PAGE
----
Buyer's Agents | Property Investors | Home Buyers | Adviseable

Is Airbnb all it’s cracked up to be for investors?
Is Airbnb all it's cracked up to be for investors?

Airbnb have been accused of being one of the main culprits for our rental market mess, because many more investors are supposedly choosing short-term tenants over long-term ones.

As I have written about many times before, though, the rental crisis was nearly a decade in the making and came to be because of a plethora of poor policy decisions that stuffed up the demand and supply equilibrium of rental properties around the nation.

But is Airbnb really a better financial option for property investors? Let’s take a look to find out.

Cash flow considerations

Most of us have no doubt stayed in Airbnb’s by now and we have usually paid a pretty penny to do so during peak holiday periods.

But have you stopped to consider how these properties fare during off-peak seasons unless they are in holiday hotspots that are consistently in demand from holidaymakers?

Some interesting research shows that the annual results are not as spectacular as you might think.

According to Airbtics, the average occupancy rates as well as monthly revenue figures don’t appear overly attractive to me – and remember these figures are before costs such as management fees of up to 30 per cent. 

SYDNEY:

Occupancy Rate: 39%
Average Monthly Rent: $3,374

MELBOURNE:

Occupancy Rate: 38%
Average Monthly Revenue: $2,435

BRISBANE:

Occupancy Rate: 48%
Average Monthly Revenue: $2,972

ADELAIDE:

Occupancy Rate: 47%
Average Monthly Revenue: $3,052

PERTH:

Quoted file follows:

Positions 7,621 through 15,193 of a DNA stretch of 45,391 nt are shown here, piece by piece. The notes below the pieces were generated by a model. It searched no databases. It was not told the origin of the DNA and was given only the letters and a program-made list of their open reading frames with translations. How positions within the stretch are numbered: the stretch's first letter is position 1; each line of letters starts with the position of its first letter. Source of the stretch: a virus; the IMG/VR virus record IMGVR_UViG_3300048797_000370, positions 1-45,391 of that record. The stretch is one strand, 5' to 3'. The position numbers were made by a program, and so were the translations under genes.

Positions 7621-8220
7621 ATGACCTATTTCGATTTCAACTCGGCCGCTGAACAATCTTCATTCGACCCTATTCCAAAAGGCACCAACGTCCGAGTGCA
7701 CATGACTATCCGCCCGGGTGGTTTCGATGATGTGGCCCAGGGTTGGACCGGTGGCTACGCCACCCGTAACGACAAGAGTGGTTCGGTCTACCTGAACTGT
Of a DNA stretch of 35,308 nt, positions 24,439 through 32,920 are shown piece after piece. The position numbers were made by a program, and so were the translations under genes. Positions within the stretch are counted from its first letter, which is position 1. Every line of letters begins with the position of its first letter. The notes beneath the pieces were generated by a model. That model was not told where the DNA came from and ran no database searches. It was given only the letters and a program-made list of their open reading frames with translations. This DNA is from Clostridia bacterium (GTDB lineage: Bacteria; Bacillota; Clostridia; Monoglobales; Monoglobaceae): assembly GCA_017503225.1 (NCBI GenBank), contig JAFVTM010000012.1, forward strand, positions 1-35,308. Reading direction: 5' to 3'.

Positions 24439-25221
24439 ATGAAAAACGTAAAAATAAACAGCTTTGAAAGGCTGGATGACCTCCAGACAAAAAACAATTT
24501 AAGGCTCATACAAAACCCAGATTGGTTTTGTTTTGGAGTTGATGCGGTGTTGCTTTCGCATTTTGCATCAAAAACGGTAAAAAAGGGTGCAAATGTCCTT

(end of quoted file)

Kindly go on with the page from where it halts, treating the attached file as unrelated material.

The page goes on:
Occupancy Rate: 53%
Average Monthly Revenue: A$2,616

DARWIN:

Occupancy Rate: 53%
Average Monthly Revenue: $4,520

Now, conversely, let’s consider the median dwelling rents in our capital cities according to CoreLogic which show that Airbnb is hardly a gravy train – remembering again these figures are medians and also before costs such as property management fees.

SYDNEY:

Median Weekly Rent: $745
Average Monthly Rent: $3,228

MELBOURNE:

Median Weekly Rent: $565
Average Monthly Rent: $2,448

BRISBANE:

Median Weekly Rent: $627
Average Monthly Rent: $2,717

ADELAIDE:

Median Weekly Rent: $565
Average Monthly Rent: $2,448

PERTH:

Median Weekly Rent: $630
Average Monthly Rent: $2,730

DARWIN:

Median Weekly Rent: $611
Average Monthly Rent: $2,647

Higher fees mean lower income

On first glance, sure, Airbnb revenue on average is higher than long-term rent, but so are the fees attached to managing one.

For example, property management fees for Airbnb’s are generally in the vicinity of 20 to 30 per cent of rental revenue, so, that reduces the monthly revenue to being well below long-term tenancies where property managers generally charge five to eight per cent, depending on the State or Territory.

But wait there is more because unlike residential tenancies which usually are unfurnished, you clearly need to furnish your Airbnb and often to a high standard if you want to charge top dollar for it.

Now, depending on a few factors, it’s fair to say that you won’t get much change from $15,000 to $20,000 as a minimum to furnish the property – and the wear and tear is likely to be significant, too, so you will need to set aside a tidy sum every year for maintenance, repairs, and even replacement of fixtures and fittings.

On top of that, there are cleaning costs, which many Airbnb hosts do charge to guests, but I think it’s highly unlikely that those charges would cover the entire cost of cleaning throughout the year.

And, finally, you pay a three per cent host service fee and some management companies will also charge a minimum monthly fee so that even if your Airbnb is vacant, they are being compensated for their time and effort – doing not very much.

With residential tenancies, investors are probably receiving 80 to 85 per year of the weekly rent, after costs and management fees, but with Airbnb it is probably only about 50 per cent of the revenue.

At the end of the day, each investor will make up their own mind on the pros and cons of Airbnb versus long-term tenancies.

But for my money, the constant churn of guests as well as the fact that you will potentially only retain half of your earnings makes Airbnb a literal poor cousin to long-term tenancies in most locations.

Image credit: DepositPhotos

More
articles

Scroll to Top